A project by Danish designer Peter Orntoft, which attempts to take data visualization off the page.
Interest no. 6: "The focus of the interest deals with gang related crime and whether the Danes have changed behavior because of it."
Interest no.4: "The focus of the interest deals with whether or not the Danes think it's ethical to wear religious symbols in public professions."
Orntoff's Infographics project attempts to put data into context by using representative images. I'd perhaps tweak the actual representation used to better match each data set (e.g. proportions are unclear in the second example) but the general concept is brilliant. See more images and more context at his site.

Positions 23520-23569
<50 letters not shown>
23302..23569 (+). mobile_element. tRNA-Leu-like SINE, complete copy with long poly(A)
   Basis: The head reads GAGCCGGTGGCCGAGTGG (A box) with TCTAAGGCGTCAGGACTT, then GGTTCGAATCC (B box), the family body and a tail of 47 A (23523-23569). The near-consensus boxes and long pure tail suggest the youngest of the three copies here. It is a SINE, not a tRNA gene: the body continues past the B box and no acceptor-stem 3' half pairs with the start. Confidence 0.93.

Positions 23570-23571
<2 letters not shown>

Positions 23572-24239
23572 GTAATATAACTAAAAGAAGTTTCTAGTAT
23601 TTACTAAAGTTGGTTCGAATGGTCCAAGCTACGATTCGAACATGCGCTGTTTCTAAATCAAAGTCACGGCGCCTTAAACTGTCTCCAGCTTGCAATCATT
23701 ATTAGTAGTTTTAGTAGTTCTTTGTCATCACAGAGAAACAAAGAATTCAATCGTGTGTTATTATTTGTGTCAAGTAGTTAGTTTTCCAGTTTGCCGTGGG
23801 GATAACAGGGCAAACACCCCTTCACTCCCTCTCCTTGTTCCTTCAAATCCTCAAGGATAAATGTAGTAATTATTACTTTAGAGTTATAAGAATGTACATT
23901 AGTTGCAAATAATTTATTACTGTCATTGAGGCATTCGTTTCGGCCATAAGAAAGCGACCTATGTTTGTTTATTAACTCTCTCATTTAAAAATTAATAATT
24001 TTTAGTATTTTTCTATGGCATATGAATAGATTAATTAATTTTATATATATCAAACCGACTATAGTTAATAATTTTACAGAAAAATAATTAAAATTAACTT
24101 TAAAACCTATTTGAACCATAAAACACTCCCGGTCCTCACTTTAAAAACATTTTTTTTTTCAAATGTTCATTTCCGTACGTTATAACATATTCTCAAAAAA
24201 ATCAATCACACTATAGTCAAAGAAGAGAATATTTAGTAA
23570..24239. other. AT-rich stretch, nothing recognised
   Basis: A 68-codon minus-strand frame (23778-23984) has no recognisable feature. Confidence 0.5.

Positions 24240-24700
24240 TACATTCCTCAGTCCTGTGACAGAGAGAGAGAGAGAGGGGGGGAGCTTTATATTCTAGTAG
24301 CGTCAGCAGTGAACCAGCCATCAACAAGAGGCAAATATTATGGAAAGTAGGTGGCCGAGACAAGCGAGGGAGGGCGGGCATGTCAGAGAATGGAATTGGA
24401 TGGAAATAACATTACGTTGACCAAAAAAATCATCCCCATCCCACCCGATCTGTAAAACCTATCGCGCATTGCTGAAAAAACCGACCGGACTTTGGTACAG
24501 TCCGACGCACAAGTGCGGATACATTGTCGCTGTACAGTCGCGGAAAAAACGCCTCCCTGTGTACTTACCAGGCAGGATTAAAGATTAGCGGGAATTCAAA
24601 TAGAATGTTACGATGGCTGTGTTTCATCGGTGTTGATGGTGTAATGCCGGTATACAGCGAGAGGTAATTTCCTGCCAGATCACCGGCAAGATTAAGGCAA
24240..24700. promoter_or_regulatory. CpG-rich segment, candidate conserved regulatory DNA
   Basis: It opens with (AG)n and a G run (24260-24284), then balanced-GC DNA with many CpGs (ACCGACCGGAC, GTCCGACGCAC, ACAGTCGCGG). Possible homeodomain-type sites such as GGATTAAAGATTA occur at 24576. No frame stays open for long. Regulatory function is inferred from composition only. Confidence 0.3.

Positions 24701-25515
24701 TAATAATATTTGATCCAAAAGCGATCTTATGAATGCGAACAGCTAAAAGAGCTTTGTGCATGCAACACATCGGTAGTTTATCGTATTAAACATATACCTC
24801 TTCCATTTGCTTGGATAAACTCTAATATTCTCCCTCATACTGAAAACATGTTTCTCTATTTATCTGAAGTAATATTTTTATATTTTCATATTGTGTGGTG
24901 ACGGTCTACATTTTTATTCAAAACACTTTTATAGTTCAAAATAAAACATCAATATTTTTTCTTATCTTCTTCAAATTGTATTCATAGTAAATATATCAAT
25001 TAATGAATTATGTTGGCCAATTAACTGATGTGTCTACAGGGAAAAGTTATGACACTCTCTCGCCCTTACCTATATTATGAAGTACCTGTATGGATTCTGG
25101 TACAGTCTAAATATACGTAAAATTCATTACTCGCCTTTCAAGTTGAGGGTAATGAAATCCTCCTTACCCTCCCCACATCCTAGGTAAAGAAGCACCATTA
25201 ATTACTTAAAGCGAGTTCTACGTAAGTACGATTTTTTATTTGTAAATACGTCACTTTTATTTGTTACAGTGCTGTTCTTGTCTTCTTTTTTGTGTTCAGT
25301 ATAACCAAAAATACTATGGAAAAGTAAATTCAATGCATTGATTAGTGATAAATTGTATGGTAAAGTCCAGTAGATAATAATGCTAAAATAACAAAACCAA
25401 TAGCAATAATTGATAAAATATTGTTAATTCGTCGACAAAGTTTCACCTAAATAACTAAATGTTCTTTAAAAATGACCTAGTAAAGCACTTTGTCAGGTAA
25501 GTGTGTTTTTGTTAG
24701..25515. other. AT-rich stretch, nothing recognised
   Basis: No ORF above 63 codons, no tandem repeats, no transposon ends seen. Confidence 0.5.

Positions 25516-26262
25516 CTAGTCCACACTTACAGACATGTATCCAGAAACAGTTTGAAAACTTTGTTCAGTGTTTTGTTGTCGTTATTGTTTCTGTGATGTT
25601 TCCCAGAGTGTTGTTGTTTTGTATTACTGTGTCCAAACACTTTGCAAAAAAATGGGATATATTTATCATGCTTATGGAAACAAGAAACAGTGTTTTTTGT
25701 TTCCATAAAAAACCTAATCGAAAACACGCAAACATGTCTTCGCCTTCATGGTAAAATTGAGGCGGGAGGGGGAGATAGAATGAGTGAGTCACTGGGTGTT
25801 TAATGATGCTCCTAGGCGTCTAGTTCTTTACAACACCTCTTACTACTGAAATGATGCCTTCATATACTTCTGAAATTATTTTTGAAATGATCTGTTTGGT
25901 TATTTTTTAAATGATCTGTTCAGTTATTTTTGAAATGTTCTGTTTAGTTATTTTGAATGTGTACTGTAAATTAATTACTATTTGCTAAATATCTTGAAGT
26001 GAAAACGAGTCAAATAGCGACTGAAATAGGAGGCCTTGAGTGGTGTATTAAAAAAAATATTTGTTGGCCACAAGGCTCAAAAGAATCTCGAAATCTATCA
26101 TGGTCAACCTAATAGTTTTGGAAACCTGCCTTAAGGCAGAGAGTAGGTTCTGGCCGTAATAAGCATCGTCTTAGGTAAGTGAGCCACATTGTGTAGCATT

In celebration of Pi Day here at BlogLESS, I'm going to say something nice about pie charts.
Sure, pie charts are overused. I agree that we, as designers, need to be very calculated when visualizing information rather than falling back on easily-created MS Excel favorites like the pie chart. But, it just seems a little, I don't know, elitist to completely disown pie charts. There are plenty of articles begging "please don't use pie charts" and even calling pie charts "the prime evil". There are also lots of ideas around how we can move "beyond the pie chart."
But since it's Pi Day, can we discuss the merits of pie charts? Two points come to mind:
Tools for visualizing Twitter from Jeff Clark.
I recently came across Jeff Clark's portfolio, which features a ton of solid data visualization tools and projects, including a couple of nice applications for Twitter.
Twitter Venn (created using Processing and Twitter Search) takes a set of terms and creates a Venn Diagram showing the rate of tweets containing the each of search terms and combination of the search terms. Twitter Venn also shows a tag cloud for each regions with other common words. Look at the Twitter Venn for design, less, better: